Technological Pen Detects Cancer in 10 Seconds


A promising device, courtesy of the University of Texas’ researchers, has been shown to detect the presence of cancer within 10 seconds. If sufficiently funded and further tested, this pen-like device would allow for swifter, safer and more exacting surgeries to remove affected cells, ideally without leaving any remnants behind to replicate. Currently, the pen has shown a 96 percent rate of accuracy.

The device, referred to as a “MasSpec Pen,” functions by detecting the unique metabolic processes involve in the spread of cancerous cells. The rapid development of cancer makes its chemistry different enough from normal cells that the cancer easily stands out from the norm. By applying the pen to a cancerous portion of the body and applying some water, the pen sucks in trace amounts of chemicals on the body and then analyzes the presence or absence of cancer from the chemicals detected. The “MasSpec” part of the tool’s name comes from its role as a mass spectrometer, able to weigh the mass of a multitude of chemicals in seconds. The pen uncovers a chemical fingerprint that informs the technician whether he is looking at healthy tissue or cancer-ridden tissue.

The greatest difficulty in surgical removal of cancer is that it is not always clear whether tissue is cancerous or healthy. While some tumors have an obvious tell, others make such a call very difficult. The MasSpec Pen should do a world of good in helping surgeons discern where to stop their scalpel, extracting as much cancer as possible while avoiding damage to healthy tissue.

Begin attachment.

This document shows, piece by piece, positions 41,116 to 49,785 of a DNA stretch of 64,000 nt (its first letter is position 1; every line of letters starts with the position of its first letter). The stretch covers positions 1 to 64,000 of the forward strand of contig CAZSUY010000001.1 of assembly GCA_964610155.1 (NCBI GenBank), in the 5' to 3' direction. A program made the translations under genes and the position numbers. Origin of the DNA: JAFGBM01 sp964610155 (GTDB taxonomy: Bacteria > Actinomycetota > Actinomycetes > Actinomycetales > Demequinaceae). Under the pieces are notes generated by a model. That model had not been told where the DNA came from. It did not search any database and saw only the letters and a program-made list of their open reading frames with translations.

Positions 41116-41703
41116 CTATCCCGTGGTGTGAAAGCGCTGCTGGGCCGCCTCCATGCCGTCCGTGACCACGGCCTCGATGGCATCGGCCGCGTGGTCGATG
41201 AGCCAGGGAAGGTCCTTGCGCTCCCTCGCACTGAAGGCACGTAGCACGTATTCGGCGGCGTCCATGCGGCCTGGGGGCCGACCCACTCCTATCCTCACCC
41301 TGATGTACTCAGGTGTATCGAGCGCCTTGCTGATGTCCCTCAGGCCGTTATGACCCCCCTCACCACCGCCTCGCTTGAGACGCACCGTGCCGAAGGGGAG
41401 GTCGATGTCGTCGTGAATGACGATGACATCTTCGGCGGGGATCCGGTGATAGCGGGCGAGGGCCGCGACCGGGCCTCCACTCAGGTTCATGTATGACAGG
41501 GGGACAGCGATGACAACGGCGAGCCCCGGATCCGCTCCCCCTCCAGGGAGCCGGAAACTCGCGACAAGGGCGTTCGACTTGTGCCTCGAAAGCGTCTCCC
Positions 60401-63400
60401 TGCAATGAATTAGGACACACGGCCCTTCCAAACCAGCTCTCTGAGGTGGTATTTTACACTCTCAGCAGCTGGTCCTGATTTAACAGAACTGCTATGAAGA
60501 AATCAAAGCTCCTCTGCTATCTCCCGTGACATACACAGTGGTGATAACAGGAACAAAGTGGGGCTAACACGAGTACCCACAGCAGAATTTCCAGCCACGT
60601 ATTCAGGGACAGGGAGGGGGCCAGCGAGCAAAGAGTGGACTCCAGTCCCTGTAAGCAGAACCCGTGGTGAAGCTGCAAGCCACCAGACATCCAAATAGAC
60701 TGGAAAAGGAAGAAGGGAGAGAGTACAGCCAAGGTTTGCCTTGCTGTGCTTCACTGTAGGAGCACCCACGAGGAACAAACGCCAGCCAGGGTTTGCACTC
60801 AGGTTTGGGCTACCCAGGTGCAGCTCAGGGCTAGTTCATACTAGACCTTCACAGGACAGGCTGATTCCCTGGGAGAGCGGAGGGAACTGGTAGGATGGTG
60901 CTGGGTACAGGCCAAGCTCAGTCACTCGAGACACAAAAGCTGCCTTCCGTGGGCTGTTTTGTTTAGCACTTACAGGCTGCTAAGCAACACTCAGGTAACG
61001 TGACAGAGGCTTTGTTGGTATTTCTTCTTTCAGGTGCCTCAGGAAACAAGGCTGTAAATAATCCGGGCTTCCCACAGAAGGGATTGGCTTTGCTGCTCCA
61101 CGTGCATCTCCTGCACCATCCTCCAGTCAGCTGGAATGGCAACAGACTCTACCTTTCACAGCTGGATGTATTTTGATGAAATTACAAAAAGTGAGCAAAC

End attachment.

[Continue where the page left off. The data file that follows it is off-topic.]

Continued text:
The MasSpec Pen has been tried across more than 200 different samples. The next plan is to continually test it in order to refine its accuracy rate before putting it into practical use in 2018. Currently, the pen analyzes a piece of tissue some 1.5mm across but current research indicates that it should have no problem analyzing a 0.6mm wide piece of tissue.

The MasSpec Pen is only the newest approach to optimizing cancer surgeries. Imperial College London has invented a knife that can “smell” cut tissue to detect the presence of cancer. Harvard has been working on the role of lasers in the surgical removal of brain cancer. Dr. Aine McCarthy of Cancer Research UK remarked that technologies like the MasSpec Pen have greatly expedited the ability to scan tumors for cancer and gain a better understanding of the tragic disease.

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